The owner says he'll keep it running for the entirety of the Trump administration.
Today President Trump’s approval rating, according to Gallup, sits around 40 percent—a historic low for this point in a presidency. And it has hovered just above or below that number for the entirety of his brief stint in the oval office. So when Ravi DeRossi, the owner of a number of New York’s most well-respected bars, says, “Everyone has his or her own reason for not liking the current administration,” he’s exaggerating a little bit, but he certainly has a lot of company in that sentiment.
On April 14 DeRossi will do what he can to fight back against what he sees as the president’s attacks on everything from the EPA to public education to LGBTQ rights. He is opening Coup, a bar where all the profits will be donated to causes to which the Trump administration has cut support (either financially or rhetorically). Everyone who purchases a drink at Coup will receive a token, which they can put in one of six jars that correspond to a rotating set of different organizations and charitable initiatives.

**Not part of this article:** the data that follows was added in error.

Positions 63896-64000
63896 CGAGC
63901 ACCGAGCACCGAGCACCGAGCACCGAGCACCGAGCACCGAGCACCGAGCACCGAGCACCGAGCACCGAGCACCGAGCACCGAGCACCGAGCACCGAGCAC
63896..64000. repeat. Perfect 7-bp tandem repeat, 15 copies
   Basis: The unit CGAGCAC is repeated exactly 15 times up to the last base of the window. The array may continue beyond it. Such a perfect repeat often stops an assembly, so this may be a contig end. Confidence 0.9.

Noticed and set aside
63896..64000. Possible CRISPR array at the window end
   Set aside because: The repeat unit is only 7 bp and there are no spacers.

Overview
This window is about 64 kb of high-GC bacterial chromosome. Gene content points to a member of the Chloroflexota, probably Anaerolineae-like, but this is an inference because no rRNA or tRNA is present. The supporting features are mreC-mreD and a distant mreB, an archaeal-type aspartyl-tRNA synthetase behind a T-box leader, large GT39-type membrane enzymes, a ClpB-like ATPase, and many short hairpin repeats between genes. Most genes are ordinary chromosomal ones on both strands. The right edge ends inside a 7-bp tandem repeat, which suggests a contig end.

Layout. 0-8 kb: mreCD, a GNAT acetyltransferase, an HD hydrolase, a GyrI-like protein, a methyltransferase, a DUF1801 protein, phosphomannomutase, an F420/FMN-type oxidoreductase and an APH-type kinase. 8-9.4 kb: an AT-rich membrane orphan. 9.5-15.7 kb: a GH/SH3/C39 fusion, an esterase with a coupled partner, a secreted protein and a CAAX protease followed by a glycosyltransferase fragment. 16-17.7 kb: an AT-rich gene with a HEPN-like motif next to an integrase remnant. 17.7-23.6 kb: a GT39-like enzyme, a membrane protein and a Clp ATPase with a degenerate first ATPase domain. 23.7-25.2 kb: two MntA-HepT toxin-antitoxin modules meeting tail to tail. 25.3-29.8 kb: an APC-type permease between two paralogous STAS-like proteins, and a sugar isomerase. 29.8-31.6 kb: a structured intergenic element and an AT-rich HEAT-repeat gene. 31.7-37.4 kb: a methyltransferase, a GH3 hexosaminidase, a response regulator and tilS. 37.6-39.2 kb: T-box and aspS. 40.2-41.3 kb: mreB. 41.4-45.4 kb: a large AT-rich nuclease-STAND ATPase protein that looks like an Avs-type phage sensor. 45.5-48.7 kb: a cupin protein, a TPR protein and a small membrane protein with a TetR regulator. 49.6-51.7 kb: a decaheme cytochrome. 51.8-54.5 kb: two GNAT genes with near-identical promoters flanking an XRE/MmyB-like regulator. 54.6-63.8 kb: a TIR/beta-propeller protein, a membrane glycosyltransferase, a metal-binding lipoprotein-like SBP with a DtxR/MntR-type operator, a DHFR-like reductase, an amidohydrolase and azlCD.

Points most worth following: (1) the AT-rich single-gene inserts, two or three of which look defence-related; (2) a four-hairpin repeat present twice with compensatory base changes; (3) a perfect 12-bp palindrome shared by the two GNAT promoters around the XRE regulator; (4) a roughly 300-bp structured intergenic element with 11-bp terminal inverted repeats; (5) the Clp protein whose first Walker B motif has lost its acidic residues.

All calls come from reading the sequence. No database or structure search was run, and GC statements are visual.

Certainly the donation aspect will be popular in an area of New York that voted 90 percent for someone other than Donald Trump, but the drinks ought to bring people in as well. DeRossi has lined up bartenders from what reads like a who’s who list of New York’s best bars — places like PDT, Death & Co and Pouring Ribbons, just to name a few. He’s also bringing in some bonafide celebrities from the food and drink world like cocktail historian David Wondrich and Alton Brown with more set to come. DeRossi told us that lining people up to work at the bar was actually the easiest part of the whole process. “We’ve only released about 20 names so far, but we’ve already got hundreds [planning to come] in,” some from as far away as Cleveland and Seattle.
DeRossi has committed himself to causes in the past — he operates a non-profit that fights animal cruelty called BEAST — but he admitted that the bar is as overt a political statement as he has made in his professional life. He said that after Trump’s election he reflected more on being a first generation son of Indian immigrants. “I never got into deep conversations with my parents [about the current political climate], but I just see the disappointment in their faces. I think if things were like this before, they wouldn’t have come,” he said.
While there’s been no dearth of seemingly stunty Donald Trump protests through food and drink, DeRossi intends Coup as a semi-permanent fixture. He said that while he’s calling it a pop-up, he plans to keep it open in its current fundraising capacity “as long as the current regime is in power.”
The only thing left to wonder about is whether there could be any blowback from a president who actively seeks out and responds to slights. DeRossi laughed it off. “Yeah," he said, "I hope I don’t get audited.”